Support 100 years of independent journalism.

  1. Politics
22 October 2018updated 07 Jun 2021 2:57pm

What is the government’s working majority in parliament?

By New Statesman

After the defection of Conservative MP Phillip Lee to the Liberal Democrats, Boris Johnson’s government no longer has a working majority in parliament. 

At present, the Conservatives hold 309 seats (excluding deputy speaker Eleanor Laing, who by convention does not vote). The Democratic Unionist Party, with whom the Tories maintain a confidence and supply agreement, hold ten seats, making a total of 319. Under the terms of the pact agreed in 2017, the DUP backs the government in motions of confidence and spending (supply) or budget votes. 

On the opposition benches, Labour hold 245 seats (excluding two deputy speakers), the Liberal Democrats hold 14, the SNP hold 35, the Independent Group for Change hold five, Plaid Cymru hold four, the Green Party hold one and there are 15 independent MPs. The opposition total of 320 excludes seven Sinn Fein MPs who, in accordance with the party’s long-standing abstentionist stance, do not take their seats.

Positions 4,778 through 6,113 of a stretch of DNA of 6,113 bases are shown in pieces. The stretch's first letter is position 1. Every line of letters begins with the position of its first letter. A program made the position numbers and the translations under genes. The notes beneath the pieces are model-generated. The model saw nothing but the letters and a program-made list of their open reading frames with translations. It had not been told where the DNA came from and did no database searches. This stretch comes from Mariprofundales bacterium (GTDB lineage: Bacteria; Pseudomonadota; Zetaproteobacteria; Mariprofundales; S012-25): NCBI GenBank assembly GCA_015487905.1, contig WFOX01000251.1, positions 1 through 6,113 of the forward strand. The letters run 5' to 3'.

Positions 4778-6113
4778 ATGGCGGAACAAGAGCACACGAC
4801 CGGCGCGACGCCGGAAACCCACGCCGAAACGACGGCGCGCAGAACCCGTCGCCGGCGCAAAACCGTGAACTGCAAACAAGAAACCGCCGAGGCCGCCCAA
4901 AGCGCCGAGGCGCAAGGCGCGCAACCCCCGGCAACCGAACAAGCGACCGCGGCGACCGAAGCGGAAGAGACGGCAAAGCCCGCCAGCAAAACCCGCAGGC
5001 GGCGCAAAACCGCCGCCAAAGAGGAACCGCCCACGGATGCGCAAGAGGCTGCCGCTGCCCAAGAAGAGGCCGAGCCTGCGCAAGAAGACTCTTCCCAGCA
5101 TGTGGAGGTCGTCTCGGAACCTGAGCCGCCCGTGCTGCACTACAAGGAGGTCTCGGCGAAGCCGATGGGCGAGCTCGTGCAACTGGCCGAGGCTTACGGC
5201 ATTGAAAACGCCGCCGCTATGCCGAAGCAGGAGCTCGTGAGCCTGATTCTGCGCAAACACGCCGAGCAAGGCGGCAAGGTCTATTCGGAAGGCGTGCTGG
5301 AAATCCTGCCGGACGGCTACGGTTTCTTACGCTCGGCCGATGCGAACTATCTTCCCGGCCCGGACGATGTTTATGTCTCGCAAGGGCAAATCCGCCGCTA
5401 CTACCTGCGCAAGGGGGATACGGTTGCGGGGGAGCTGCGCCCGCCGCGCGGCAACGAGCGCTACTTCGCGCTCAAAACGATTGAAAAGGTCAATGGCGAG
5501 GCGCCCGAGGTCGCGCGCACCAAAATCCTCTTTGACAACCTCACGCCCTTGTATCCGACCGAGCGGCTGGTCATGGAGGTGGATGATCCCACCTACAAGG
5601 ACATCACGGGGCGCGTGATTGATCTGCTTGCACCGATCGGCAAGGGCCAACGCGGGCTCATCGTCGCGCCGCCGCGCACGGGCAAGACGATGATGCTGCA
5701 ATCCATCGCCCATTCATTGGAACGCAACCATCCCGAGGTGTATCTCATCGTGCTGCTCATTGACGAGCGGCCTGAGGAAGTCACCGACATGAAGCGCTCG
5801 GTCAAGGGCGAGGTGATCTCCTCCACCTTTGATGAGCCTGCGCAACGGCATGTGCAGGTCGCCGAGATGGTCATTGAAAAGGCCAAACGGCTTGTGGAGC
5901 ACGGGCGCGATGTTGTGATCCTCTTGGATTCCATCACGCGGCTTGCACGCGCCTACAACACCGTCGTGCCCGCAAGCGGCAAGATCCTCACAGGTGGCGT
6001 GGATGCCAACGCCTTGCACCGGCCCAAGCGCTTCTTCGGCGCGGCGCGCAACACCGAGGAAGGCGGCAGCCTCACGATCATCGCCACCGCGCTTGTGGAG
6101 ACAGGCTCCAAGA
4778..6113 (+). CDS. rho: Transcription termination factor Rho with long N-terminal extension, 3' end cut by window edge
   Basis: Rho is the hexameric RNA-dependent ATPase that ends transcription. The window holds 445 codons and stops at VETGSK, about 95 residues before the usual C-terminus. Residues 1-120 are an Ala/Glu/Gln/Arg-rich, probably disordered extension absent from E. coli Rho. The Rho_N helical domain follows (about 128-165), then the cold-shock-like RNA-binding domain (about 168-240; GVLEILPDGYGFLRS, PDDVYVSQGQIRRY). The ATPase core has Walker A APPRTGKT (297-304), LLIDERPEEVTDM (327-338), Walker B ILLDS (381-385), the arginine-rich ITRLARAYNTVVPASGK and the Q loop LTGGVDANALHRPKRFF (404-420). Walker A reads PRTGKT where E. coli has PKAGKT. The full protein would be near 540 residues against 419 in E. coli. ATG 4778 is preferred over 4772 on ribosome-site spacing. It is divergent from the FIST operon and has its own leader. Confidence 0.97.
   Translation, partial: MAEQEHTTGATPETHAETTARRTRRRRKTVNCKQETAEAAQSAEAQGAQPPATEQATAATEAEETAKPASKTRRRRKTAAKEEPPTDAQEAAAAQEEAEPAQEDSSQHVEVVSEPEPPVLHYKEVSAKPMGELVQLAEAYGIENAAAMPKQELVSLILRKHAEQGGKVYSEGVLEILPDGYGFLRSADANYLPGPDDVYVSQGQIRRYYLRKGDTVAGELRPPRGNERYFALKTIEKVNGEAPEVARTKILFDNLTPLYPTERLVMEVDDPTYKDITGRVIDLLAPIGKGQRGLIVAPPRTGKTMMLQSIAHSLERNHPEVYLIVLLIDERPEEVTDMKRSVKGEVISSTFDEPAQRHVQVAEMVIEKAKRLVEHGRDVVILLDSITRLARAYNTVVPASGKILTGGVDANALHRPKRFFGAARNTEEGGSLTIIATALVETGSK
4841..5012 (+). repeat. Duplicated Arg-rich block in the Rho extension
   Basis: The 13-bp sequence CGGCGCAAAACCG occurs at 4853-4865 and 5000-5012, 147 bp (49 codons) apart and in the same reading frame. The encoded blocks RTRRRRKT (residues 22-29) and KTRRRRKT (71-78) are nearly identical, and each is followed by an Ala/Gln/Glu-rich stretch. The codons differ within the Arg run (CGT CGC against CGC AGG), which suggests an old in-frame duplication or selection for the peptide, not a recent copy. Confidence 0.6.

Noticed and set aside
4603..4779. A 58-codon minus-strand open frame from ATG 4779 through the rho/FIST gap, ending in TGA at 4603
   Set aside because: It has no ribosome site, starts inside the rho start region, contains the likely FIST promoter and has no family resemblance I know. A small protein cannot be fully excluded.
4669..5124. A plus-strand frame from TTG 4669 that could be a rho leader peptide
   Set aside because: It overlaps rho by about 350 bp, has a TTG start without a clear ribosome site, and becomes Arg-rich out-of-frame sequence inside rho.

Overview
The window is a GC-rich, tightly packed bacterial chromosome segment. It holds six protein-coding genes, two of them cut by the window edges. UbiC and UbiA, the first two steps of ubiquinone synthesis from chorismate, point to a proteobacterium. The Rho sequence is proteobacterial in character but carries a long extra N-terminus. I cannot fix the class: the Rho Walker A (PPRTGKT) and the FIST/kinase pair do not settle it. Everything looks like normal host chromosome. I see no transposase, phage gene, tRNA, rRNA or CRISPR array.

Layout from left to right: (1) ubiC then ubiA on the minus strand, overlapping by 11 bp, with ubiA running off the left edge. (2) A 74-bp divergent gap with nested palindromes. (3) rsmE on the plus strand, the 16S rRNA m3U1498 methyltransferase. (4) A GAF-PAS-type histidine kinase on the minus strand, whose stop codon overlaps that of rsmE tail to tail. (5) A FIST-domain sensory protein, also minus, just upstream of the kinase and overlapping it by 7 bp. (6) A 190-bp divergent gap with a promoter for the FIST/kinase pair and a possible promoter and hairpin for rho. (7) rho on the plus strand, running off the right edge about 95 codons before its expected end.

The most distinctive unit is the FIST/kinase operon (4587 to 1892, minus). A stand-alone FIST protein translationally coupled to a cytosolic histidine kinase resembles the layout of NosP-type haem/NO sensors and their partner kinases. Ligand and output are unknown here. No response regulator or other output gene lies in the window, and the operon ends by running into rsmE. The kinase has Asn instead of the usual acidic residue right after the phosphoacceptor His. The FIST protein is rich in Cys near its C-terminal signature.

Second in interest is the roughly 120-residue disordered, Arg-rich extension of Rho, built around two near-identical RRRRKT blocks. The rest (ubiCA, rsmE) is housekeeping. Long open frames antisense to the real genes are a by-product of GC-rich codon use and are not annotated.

The government’s working majority earlier fell from four to just two after Tory MP Charlie Elphicke had the whip suspended having been charged with sexual assault. 

Johnson’s is now the first prime minister since John Major to lead a minority government. Major lead an administration with no majority from December 1996 until Labour’s general election victory in May 1997. Johnson also has the smallest constituency majority (5,034 in Uxbridge and South Ruislip) of any prime minister since Labour’s Ramsay MacDonald in 1924. 

Sign up for The New Statesman’s newsletters Tick the boxes of the newsletters you would like to receive. Quick and essential guide to domestic and global politics from the New Statesman's politics team. The best of the New Statesman, delivered to your inbox every weekday morning. The New Statesman’s global affairs newsletter, every Monday and Friday. A handy, three-minute glance at the week ahead in companies, markets, regulation and investment, landing in your inbox every Monday morning. Our weekly culture newsletter – from books and art to pop culture and memes – sent every Friday. A weekly round-up of some of the best articles featured in the most recent issue of the New Statesman, sent each Saturday. A weekly dig into the New Statesman’s archive of over 100 years of stellar and influential journalism, sent each Wednesday. Sign up to receive information regarding NS events, subscription offers & product updates.
I consent to New Statesman Media Group collecting my details provided via this form in accordance with the Privacy Policy